Are brakes defective because they make a squealing noise when applied? If the brakes are installed as a replacement in a luxury vehicle, does that make a difference? The complaint for this class action claims that Audi installed replacement brakes in Audi Q7 vehicles that squeal when applied, and that that is not appropriate for a luxury SUV.
The class for this action is all New Jersey citizens who had replacement brakes installed on their Audi Q7 vehicles by an authorized Audi dealership in New Jersey, between July 19, 2012 and the present.
In 2014, plaintiff Donald F. Browne, Jr. bought his Audi Q7, a car which is described as a midsize, luxury, crossover SUV. Browne bought his used, but prices for new Q7s start at between $50,000 and $65,000 and can go as high as $90,000.
Over time, as Browne’s vehicle approached 40,000 miles, the brakes began to squeak on occasion. Browne believed this was normal for older brakes.
In October 2017, when Browne took his Q7 in for its 45,000 mile servicing at Cherry Hill Audi, it had 42,824 miles on it. The Cherry Hill technician recommended that Browne replace both his front and rear brakes, which were still the ones originally installed on the vehicle. Browne agreed. The new brake parts were Audi Original Equipment Manufacturer parts specifically designed for the Q7. The technicians who installed them followed the policies and procedures required by Audi. Browne paid around $1,700 for the replacement.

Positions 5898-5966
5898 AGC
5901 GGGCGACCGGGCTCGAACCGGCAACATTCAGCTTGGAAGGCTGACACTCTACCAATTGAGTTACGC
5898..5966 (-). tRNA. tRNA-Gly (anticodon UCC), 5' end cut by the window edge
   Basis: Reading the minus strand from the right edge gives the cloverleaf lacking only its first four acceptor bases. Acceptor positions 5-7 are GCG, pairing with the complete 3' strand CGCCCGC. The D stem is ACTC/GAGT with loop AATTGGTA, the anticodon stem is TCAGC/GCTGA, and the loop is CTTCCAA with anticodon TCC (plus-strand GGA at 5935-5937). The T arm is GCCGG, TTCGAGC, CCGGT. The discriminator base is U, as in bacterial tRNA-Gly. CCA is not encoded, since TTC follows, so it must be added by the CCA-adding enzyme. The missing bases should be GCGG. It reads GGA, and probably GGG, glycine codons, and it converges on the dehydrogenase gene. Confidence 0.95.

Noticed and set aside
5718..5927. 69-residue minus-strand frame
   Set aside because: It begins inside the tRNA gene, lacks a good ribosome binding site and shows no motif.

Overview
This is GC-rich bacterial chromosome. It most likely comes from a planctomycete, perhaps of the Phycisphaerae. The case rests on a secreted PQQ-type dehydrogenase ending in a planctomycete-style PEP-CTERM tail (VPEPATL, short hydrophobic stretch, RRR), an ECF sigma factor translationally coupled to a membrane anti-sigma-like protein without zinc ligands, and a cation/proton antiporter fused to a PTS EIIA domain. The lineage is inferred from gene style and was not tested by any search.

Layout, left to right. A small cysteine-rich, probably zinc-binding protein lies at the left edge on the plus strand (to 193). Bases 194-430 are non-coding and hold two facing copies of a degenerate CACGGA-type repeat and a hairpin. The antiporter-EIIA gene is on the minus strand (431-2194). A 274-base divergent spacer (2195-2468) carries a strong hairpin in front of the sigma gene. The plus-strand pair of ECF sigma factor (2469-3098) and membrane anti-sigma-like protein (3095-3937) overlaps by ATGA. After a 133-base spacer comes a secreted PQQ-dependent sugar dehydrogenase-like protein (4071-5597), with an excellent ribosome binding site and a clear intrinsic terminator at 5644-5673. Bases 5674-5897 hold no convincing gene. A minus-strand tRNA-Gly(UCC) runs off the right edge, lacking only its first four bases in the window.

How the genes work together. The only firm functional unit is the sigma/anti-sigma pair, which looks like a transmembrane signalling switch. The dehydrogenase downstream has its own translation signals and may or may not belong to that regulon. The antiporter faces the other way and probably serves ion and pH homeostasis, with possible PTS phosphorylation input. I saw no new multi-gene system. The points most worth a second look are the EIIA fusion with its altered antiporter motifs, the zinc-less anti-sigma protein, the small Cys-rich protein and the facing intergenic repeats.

Around April 2018, Browne noticed that his new brakes, which were only about six months old, had begun to emit a loud, squealing noise when applied. At that point, they had been in use on the vehicle for only about 3,500 miles. He took the car back to Cherry Hill.
An examination found that the brake rotors were “slightly groove[d]” and that there were some “discoloration on rotors” and “hot spots.” The technicians told Browne that Audi knew of the problem, the complaint says, because Audi had intentionally changed the composition of the brake pads and rotors to increase their performance, and the squealing was a side effect of that.
Although the facility said it was looking for a fix, the complaint claims that Browne was finally told that there was no fix and that Audi considered the noise acceptable. According to the complaint, cheaper brakes are available that fit the Q7 and do not squeal, and Browne should not have had to pay such a high price for brakes that embarrass him.
Audi has continued to refuse to do anything to correct the problem. The complaint alleges consumer fraud, breaches of warranty and contract, and unjust enrichment.